Five Questions With… Alex St. Kitts
The Toronto singer/songwriter has been in demand as a bassist for some big acts and is now exploring solo projects as The Projektor, releasing a series of eclectic EPs. He discusses both facets of his musical career in this interview.
By Jason Schneider
Toronto-born bassist and singer-songwriter Alex St. Kitts has trekked around the world performing with Canadian and international acts alike, and is now delving into his own solo projects as The Projektor. On Feb. 16, St. Kitts will release his Part iii EP, the final instalment of a trilogy, which he describes essentially as a labour of love, tying together a host of musical threads in order to establish his own identity.
Being of mixed ethnicity, St. Kitts’ music explores the social contracts he says he’s struggled with, and on songs like the latest single “Fake Castles,” he drives home his thoughts on race, inclusivity and personal relationships.
As a professional bassist, St. Kitts has worked with k-os, Michelle Treacy, SATE, Tony Royster Jr., Jeremy Taggart of Our Lady Peace, Alyssa Reid, Adrian X (Drake), Digging Roots, JP Saxe, Slakah The Beatchild, Chloe Charles, and many more. He has also performed at the American Music Awards with Pop-R&B artist Francesco Yates, and alongside Ed Sheeran at the Much Music Video Awards.
St. Kitts spoke with us ahead of the launch show of The Projektor’s Part iii EP on Feb. 17 in Toronto at 3030 Dundas West, and additional shows Feb. 23 at Market Brewing Company in Newmarket, Ontario, and March 2 at Rainbow Bistro in Ottawa. For more info, go to alexstkitts.com.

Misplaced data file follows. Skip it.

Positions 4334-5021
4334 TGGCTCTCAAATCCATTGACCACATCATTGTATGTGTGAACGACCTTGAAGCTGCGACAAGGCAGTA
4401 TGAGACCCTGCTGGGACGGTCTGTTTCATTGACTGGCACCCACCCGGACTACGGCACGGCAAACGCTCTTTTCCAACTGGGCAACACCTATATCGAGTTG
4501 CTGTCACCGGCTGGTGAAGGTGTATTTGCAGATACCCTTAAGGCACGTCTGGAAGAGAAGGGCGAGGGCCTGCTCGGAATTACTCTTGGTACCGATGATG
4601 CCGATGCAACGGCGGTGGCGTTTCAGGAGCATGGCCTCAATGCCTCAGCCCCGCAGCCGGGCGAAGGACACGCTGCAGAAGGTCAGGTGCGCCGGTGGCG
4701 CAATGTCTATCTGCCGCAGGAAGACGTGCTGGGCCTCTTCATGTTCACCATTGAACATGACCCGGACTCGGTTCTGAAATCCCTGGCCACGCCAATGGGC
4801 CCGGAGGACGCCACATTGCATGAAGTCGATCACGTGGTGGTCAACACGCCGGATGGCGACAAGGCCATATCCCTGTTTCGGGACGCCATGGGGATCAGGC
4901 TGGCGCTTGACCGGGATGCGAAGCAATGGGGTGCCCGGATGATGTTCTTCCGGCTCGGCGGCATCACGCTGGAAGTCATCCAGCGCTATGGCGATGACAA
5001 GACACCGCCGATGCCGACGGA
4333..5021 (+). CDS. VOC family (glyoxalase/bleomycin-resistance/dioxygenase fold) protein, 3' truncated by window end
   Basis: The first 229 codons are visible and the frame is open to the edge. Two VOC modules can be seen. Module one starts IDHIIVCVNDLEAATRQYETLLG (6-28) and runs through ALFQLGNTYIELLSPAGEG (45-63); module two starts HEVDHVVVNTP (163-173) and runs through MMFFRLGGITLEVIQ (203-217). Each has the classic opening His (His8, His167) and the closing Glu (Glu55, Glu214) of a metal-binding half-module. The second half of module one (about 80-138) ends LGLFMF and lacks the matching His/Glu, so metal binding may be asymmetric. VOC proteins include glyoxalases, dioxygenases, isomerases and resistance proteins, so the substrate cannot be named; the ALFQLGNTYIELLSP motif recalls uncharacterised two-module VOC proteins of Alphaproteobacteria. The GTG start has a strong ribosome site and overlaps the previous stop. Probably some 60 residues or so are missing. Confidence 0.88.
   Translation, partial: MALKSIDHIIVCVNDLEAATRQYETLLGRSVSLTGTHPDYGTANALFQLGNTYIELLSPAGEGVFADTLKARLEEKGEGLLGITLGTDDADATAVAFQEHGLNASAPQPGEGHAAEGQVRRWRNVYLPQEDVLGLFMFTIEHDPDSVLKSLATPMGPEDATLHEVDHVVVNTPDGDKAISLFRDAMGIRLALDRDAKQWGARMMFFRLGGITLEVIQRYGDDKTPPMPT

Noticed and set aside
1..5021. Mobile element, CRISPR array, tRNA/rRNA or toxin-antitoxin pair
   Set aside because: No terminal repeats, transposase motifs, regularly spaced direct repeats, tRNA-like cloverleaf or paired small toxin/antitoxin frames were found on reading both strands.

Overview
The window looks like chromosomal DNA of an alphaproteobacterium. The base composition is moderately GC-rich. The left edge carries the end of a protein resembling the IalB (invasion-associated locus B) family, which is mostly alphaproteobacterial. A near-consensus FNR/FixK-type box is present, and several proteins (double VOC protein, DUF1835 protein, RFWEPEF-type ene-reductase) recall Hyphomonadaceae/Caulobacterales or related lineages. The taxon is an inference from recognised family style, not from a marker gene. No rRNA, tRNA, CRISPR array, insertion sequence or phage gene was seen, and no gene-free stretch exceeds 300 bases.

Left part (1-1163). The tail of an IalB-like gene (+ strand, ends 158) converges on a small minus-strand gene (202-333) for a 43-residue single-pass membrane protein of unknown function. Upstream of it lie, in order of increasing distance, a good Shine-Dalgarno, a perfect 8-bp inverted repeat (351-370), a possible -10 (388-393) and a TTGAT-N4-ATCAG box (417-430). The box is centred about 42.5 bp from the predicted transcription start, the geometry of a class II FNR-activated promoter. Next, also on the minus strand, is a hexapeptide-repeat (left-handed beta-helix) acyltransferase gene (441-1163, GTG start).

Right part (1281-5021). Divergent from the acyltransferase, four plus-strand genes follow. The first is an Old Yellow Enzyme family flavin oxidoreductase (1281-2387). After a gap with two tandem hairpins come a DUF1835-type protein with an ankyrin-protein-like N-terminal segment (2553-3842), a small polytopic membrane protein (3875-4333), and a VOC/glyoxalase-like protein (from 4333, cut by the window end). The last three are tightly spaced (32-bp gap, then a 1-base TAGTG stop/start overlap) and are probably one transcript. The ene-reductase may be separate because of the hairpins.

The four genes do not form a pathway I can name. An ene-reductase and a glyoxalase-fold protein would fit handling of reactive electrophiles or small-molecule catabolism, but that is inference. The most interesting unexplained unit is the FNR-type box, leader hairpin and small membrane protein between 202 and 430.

What is your musical vision behind The Projektor?
I wanted to paint a tableau of my many musical influences and create something uniquely mine. It takes all my favourite sounds from the sweet summery vibes of old Motown hits to the dancier pop-rock aesthetic of artists like The Police.
Why did you choose to release the album in three stages?
I did it mainly so I could take the time to work with different methods of songwriting and producing and find my voice. The first EP was more live off the floor, which I was already used to, while the second and third let me experiment with different textures, sounds and more modern sensibilities we hear nowadays. I wanted to make the best music I could, and I think I came pretty close.
You've worked as a sideman for many notable artists. What's your best advice for young musicians looking to get that kind of work?
Just be yourself! I found that a lot of younger musicians are trying hard to sound or look like other notable players, but artists want a player that can bring their spin to their music. It's important to play accordingly to the gig, but that doesn't mean you have to pretend to be someone else. If that's what they're looking for, then that gig probably isn't for you.
What's been the most significant change in your life over the past year?
Music has allowed me to travel to a lot of new places I figured I'd never get to go and meet a lot of artists all doing something different creatively. This has had a big effect on my music and my perceptions on life. I also got to know some really cool people in these places which helps me expand my idea of being an artist.
What song in your catalogue means the most to you and why?
I think the one that always sticks out in my mind is “Raggedy Anne,” which is on the first Projektor EP. I used to live a bit further north of the city and I got to know this barista from Vancouver at my local coffee shop. She had been living in the area for three years but had never been downtown or anywhere else really because she worked so much. I asked her if she'd ever get the chance to get out and go, to which she said, “maybe one day.” That really hit me. To not take a chance or a risk for something that you can reach out and touch is no way to live. So I wrote that song about her, and the big dreams she, and a lot of us, have that we let slip through our fingers.